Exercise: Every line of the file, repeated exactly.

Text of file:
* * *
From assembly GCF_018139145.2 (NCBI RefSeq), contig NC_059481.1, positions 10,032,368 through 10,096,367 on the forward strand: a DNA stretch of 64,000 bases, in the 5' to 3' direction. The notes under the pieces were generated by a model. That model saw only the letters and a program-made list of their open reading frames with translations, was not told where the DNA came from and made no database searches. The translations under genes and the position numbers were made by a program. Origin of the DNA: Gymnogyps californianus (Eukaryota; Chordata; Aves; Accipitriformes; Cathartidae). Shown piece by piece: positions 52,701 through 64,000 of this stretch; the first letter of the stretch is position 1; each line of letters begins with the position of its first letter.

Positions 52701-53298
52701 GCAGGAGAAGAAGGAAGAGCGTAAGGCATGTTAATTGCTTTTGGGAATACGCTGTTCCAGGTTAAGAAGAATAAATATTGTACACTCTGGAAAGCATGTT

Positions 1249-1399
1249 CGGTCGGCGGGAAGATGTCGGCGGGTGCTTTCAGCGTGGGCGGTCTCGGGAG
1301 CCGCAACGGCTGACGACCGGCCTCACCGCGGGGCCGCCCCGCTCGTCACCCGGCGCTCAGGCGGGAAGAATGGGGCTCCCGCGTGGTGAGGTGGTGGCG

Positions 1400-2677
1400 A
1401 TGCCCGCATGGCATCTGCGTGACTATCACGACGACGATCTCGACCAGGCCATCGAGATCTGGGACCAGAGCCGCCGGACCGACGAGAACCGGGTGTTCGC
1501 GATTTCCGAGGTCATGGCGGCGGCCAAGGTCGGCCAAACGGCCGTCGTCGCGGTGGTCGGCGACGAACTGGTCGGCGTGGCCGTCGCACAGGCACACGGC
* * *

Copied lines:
From assembly GCF_018139145.2 (NCBI RefSeq), contig NC_059481.1, positions 10,032,368 through 10,096,367 on the forward strand: a DNA stretch of 64,000 bases, in the 5' to 3' direction. The notes under the pieces were generated by a model. That model saw only the letters and a program-made list of their open reading frames with translations, was not told where the DNA came from and made no database searches. The translations under genes and the position numbers were made by a program. Origin of the DNA: Gymnogyps californianus (Eukaryota; Chordata; Aves; Accipitriformes; Cathartidae). Shown piece by piece: positions 52,701 through 64,000 of this stretch; the first letter of the stretch is position 1; each line of letters begins with the position of its first letter.

Positions 52701-53298
52701 GCAGGAGAAGAAGGAAGAGCGTAAGGCATGTTAATTGCTTTTGGGAATACGCTGTTCCAGGTTAAGAAGAATAAATATTGTACACTCTGGAAAGCATGTT

Positions 1249-1399
1249 CGGTCGGCGGGAAGATGTCGGCGGGTGCTTTCAGCGTGGGCGGTCTCGGGAG
1301 CCGCAACGGCTGACGACCGGCCTCACCGCGGGGCCGCCCCGCTCGTCACCCGGCGCTCAGGCGGGAAGAATGGGGCTCCCGCGTGGTGAGGTGGTGGCG

Positions 1400-2677
1400 A
1401 TGCCCGCATGGCATCTGCGTGACTATCACGACGACGATCTCGACCAGGCCATCGAGATCTGGGACCAGAGCCGCCGGACCGACGAGAACCGGGTGTTCGC
1501 GATTTCCGAGGTCATGGCGGCGGCCAAGGTCGGCCAAACGGCCGTCGTCGCGGTGGTCGGCGACGAACTGGTCGGCGTGGCCGTCGCACAGGCACACGGC